I have one sample of only 86 values, which is not normally distributed according to the Shapiro-Wilk normality test. Can I still use this formula/code (sorry R code) to estimate the 95% confidence interval?
me <- qt(.975, length(sample) - 1) * sd(sample)/sqrt(length(sample)) lower <- mean(sample) - me upper <- mean(sample) + me
I would think that it is OK, as the sample mean should be normally distributed according to the central limit theorem? As far as I understand the central limit theorem, the means of several samples of sufficient size (30?) should be normally distributed, even if the distribution is, for example, multi modal. Now what confused me about this scenario is that I only have 1 sample. The function qt is the t-distribution's quantile - in this case for the 95% percentile. This should deal with the smallish sample size and the non normality?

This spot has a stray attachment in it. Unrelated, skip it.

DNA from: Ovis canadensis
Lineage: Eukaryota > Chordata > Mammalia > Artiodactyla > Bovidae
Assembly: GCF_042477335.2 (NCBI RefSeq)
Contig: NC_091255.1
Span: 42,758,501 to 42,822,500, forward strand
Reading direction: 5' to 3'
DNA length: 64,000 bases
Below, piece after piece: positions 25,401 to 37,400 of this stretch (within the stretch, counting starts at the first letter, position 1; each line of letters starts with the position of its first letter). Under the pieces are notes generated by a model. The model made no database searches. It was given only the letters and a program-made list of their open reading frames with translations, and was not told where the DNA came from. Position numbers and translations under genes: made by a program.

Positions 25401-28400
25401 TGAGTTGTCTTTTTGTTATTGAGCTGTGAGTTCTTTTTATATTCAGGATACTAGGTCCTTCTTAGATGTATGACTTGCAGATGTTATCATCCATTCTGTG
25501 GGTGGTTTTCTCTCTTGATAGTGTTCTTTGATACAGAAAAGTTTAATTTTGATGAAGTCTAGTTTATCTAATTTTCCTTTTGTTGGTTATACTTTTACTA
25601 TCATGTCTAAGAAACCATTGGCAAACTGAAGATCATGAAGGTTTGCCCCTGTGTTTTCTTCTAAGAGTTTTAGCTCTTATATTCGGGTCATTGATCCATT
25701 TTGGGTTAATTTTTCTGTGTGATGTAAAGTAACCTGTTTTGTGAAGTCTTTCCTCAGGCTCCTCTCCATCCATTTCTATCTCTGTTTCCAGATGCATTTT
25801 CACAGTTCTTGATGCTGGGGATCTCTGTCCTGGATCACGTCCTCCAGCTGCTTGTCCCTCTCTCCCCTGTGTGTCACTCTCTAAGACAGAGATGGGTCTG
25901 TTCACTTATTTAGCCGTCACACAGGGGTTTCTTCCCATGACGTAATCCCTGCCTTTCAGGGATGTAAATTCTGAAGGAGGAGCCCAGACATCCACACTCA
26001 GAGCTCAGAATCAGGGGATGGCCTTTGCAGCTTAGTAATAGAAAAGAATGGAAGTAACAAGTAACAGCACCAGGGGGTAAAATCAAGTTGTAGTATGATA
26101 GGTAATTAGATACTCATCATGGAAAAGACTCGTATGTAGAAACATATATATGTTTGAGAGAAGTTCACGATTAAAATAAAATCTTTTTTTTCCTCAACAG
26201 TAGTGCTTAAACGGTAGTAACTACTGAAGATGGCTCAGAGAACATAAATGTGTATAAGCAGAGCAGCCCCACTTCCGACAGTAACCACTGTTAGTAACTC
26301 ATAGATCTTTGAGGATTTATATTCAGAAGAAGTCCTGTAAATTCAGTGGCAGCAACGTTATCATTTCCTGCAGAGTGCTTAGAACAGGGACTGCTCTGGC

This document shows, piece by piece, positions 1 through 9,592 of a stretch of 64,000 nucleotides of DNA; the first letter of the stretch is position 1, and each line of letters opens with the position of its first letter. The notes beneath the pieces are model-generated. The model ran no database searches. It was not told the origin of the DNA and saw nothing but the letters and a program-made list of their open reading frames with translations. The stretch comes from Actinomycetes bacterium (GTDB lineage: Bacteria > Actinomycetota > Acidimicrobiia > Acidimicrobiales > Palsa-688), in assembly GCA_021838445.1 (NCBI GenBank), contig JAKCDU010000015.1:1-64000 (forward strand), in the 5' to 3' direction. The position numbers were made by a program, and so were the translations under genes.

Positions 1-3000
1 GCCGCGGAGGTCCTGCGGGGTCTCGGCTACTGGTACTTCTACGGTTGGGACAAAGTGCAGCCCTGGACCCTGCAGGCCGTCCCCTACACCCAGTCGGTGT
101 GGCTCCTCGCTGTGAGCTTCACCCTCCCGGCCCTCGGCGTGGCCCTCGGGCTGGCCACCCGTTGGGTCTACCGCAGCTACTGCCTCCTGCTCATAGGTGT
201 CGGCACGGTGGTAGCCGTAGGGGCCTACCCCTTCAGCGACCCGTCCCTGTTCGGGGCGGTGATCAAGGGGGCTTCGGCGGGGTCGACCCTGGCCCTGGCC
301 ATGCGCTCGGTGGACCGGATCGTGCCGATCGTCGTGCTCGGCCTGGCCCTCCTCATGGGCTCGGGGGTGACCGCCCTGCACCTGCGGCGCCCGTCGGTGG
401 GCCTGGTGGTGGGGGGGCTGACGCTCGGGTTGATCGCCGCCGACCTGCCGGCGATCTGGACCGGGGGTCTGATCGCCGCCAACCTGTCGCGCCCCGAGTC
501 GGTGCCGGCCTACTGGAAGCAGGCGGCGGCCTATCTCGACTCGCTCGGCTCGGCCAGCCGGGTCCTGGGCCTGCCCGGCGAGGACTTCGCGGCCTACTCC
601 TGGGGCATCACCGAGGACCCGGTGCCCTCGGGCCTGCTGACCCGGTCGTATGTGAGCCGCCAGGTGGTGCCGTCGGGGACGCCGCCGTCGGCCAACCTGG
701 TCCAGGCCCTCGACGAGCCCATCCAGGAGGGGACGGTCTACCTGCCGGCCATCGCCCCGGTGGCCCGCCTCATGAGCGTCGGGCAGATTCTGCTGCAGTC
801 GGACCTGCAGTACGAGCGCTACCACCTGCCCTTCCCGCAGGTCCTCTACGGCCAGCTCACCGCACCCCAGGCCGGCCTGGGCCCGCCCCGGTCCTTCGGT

I appreciate that this is basic stuff for you experts, but any feedback would be appreciated. Thanks!
I am aware of bootstrapping but would like to use "classical statistics" to estimate the CI.
This is related but there is no accepted answer. Here Ben's answer suggests that I am "right". Tony Ladson's answer looks also interesting. Should I use this approach and if so do I have to test for log normality?